The article, "It's Time for the Truth When the Body Clock Strikes 13" by Perri Klass, MD, is an engaging look at what transpires between the adolescent and his or her doctor. The doctor solicits questions from his patient, assuring him that he can ask anything and his Mom will be none the wiser. Here's a quote from the article:
"Really? I can ask you questions and you won't tell her?"Then, of course, Klass goes on to discuss some actual questions.
"I'll keep anything you ask me or tell me private," I said. "What's your question?"
Althouse comments: "I'll publish it in the NY Times, but other than that I'll keep it private." She thinks that the patient's privacy has been abused, that the doctor broke his promise and committed an ethics violation in writing this article.
Several people in the comments thread agree with Ann, but I don't, and said as much, over there -- there is no way to identify a particular patient from the narrative of the article. I'd be willing to bet that the described scene is actually a pastiche of hundreds of encounters this doctor has had.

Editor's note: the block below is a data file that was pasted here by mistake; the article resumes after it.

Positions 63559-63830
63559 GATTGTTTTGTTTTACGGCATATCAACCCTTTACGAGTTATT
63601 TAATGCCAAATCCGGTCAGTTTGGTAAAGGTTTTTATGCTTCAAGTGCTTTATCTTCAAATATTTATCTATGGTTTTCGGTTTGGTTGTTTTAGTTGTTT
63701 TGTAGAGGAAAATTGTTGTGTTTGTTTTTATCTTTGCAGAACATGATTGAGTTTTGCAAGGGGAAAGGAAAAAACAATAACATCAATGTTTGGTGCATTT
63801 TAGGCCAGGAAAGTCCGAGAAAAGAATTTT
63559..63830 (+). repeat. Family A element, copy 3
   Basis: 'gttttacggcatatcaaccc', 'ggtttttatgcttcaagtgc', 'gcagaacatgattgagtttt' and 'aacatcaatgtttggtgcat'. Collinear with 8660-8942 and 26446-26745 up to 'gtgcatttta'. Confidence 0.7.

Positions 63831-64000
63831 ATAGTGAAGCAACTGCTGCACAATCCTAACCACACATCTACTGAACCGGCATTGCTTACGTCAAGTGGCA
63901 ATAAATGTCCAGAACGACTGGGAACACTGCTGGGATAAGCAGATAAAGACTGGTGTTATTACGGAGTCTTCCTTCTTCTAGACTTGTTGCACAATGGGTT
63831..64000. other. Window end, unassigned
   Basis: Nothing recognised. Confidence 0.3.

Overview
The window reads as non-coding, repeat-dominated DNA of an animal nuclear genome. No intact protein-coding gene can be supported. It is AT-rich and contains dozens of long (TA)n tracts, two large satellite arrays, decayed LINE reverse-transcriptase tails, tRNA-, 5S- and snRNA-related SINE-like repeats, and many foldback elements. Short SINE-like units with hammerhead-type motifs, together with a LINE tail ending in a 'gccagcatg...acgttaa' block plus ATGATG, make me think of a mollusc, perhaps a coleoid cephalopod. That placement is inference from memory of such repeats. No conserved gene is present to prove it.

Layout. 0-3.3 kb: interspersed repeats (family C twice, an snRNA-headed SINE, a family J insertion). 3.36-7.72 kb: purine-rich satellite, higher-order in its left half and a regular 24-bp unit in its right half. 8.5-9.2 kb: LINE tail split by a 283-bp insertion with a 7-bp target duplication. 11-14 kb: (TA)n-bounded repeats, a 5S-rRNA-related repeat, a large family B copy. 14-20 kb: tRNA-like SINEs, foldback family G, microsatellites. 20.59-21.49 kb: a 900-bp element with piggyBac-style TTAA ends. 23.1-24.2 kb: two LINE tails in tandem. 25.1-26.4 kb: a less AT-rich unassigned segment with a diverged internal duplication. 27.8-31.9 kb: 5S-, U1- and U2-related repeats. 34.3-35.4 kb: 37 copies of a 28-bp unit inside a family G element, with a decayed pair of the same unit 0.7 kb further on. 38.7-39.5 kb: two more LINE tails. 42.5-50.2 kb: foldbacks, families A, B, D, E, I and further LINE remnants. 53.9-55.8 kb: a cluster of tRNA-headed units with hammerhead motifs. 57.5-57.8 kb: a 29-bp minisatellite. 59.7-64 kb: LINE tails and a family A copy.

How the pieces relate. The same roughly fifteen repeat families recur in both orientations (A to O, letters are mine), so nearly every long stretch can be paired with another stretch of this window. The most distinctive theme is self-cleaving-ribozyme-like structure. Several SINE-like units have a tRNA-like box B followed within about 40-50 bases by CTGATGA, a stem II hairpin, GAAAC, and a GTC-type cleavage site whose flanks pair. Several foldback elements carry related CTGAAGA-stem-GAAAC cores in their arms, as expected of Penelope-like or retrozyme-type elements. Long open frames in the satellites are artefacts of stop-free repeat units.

But to Ann, and some of her commenters, the fact that the doctor said "I'll keep it private," prohibits him from writing about the interaction or even referring to it, without obtaining the patient's prior permission, even if it's anonymous, and there is no way to connect any one individual to the scene under discussion.
So, medbloggers -- where do you stand on this issue? Is what Klass did ethical, or not? As far as I can see, the identity of the patient(s) is(are) protected, and therefore there is no ethical violation. Is that not good enough? I've never been to med school (obviously) or studied medical ethics, so I'll rely on you experts for guidance.
All I know is, I regularly read medblogs -- Dr Charles immediately springs to mind -- who employ literary devices in discussing patient cases, but always maintaining the patient's privacy by shielding their identities completely. As long as that is the case, I'm not seeing any ethical -- or HIPAA -- violations. But I'd really like some knowledgeable folks to weigh in on this issue.